In 1952, at the peak of the epidemic, polio had infected nearly 60,000 children and more than 3000 died. By comparison, approximately a year’s worth of comparable statistics for the COVID-19 pandemic showed that more than 32 million people were reported infected and there had been more than 573,00 deaths. Between 1955 and 1962, more than 400 million doses of the polio vaccine were distributed, reducing the cases of polio by 90%.
As can be seen, there is a huge disparity between the way information was shared for polio and how COVID-19 information is shared today (as of October 2021), as well as how much of it is available. Perhaps Operation Warp Speed was not an ideal name for the project to spearhead vaccine development because it actually sounded like speed was prioritized over everything else.
However, even though the vaccines were rolled out quickly, the FDA and CDC thoroughly tested them and ensured their safety and efficacy. Still, there is a lingering hesitancy among some Americans to receive the increasingly available COVID-19 shots.
Back during the polio epidemic, the public generally trusted the medical community and believed in each other. This is not so today. American’s trust of the medical and scientific community is at an all-time low. Additionally, there is a continuing flood of disinformation on the internet about all vaccines.
There were many false leads and dead ends in pursuing remedies for polio as there were for COVID-19. Finally, in 1955, when the data from research done by Dr. Jonas Salk and others declared the vaccine to be safe and effective, church bells rang and newspapers across the world rolled out the headline, ‘Victory Over Polio!’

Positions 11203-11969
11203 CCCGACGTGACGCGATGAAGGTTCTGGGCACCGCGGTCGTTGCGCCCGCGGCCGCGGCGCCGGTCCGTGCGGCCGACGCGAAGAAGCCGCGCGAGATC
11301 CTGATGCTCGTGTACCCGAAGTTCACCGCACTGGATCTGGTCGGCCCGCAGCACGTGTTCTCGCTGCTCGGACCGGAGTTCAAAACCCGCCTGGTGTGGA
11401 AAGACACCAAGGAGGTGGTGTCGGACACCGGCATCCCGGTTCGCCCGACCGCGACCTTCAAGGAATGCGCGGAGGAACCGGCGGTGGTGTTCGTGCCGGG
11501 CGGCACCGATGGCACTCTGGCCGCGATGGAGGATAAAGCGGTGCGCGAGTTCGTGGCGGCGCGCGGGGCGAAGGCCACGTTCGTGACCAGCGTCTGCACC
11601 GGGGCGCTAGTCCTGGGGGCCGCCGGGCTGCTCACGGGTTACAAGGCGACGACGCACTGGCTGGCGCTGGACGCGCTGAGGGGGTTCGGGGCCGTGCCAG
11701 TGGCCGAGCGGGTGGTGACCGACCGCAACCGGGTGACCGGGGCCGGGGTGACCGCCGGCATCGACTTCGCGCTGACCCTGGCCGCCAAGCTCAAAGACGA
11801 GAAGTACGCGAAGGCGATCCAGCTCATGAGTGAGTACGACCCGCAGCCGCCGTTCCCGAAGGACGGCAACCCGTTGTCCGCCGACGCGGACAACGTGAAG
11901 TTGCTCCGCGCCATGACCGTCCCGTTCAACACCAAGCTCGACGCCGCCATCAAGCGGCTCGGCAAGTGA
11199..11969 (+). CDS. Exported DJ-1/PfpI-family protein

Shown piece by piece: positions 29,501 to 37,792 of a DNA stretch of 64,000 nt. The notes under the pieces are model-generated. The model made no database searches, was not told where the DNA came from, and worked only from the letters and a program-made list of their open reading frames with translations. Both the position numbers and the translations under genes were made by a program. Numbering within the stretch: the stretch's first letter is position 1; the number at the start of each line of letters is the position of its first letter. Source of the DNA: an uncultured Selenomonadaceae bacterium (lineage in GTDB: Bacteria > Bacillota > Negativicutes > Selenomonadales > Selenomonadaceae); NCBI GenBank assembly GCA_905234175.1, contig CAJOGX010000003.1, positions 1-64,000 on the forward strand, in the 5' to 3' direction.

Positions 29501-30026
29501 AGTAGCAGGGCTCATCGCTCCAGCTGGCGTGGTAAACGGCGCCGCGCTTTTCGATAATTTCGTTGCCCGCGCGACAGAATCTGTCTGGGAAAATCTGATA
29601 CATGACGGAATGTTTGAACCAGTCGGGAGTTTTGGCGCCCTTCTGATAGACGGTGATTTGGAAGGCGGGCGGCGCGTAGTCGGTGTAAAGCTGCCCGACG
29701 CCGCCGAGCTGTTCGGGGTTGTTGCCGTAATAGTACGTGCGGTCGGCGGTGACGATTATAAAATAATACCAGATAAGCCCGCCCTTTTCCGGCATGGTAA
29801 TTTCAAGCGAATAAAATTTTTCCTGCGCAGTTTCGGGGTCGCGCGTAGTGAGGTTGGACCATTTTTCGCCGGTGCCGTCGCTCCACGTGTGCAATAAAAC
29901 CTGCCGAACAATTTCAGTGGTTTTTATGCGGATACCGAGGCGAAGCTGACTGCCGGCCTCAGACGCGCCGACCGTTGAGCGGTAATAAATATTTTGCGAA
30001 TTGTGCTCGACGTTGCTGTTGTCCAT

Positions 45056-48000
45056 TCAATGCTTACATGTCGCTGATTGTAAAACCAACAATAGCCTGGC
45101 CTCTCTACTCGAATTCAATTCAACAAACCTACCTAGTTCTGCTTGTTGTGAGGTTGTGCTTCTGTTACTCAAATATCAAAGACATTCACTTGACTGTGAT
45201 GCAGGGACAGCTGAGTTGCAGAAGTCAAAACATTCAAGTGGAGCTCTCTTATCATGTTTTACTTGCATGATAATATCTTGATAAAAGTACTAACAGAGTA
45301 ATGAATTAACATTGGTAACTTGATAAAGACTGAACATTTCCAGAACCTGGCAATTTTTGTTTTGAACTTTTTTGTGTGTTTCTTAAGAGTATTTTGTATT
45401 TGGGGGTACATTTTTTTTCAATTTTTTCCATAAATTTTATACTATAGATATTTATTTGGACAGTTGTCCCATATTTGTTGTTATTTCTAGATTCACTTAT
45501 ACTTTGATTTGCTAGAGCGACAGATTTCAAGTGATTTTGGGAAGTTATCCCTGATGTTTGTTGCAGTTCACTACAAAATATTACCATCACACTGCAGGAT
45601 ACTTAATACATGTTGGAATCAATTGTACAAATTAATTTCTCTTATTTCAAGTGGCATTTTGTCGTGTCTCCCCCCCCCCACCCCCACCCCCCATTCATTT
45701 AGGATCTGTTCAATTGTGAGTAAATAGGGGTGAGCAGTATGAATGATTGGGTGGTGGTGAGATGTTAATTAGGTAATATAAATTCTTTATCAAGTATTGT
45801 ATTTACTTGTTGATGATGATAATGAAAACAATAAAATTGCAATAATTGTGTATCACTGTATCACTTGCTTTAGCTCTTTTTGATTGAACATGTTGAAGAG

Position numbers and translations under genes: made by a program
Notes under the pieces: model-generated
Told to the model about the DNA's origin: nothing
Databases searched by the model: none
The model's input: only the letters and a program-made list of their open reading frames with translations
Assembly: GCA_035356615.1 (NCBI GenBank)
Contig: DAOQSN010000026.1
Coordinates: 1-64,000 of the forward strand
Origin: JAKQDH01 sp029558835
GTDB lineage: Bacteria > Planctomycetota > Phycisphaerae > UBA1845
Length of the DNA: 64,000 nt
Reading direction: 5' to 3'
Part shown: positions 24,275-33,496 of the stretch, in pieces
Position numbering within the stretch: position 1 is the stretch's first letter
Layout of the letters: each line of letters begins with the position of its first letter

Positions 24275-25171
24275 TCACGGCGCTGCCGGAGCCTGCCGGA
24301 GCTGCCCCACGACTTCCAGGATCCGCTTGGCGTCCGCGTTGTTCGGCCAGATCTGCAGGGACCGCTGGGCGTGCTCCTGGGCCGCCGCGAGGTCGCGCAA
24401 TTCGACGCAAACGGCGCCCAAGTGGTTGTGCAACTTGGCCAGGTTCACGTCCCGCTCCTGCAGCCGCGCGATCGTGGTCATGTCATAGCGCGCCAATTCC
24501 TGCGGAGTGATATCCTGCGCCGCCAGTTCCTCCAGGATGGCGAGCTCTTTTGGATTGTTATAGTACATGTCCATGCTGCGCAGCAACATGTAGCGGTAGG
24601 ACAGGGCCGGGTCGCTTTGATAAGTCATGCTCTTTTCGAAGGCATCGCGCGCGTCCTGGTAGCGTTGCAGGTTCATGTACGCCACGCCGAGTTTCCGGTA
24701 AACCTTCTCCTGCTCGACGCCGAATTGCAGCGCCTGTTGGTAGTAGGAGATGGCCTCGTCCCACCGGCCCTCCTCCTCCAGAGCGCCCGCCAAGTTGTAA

On World Polio Day on October 24, 2019, the World Health Organization announced there were only 94 cases of wild polio in the world. The success of the polio vaccine gave way to the launching of a series of vaccines against the effects of many infectious diseases for the 2nd half of the 20th century.
The global infrastructure that the polio eradication effort put in place is helping to fight other infectious diseases also such as Ebola and Malaria, as well as the coronavirus.
Harm caused by a vaccine could upset confidence in a public health campaign at a crucial time. This happened for both the polio and COVID vaccines. For polio, it was the Cutter tragedy. Cutter Laboratories, one of the six labs chosen to produce the vaccine, mistakenly sent out vaccines to 200,000 children that contained the active polio virus (not the Salk inactivated virus). As a result, 40,000 got polio from it, 200 were left with varying degrees of paralysis, and 10 died.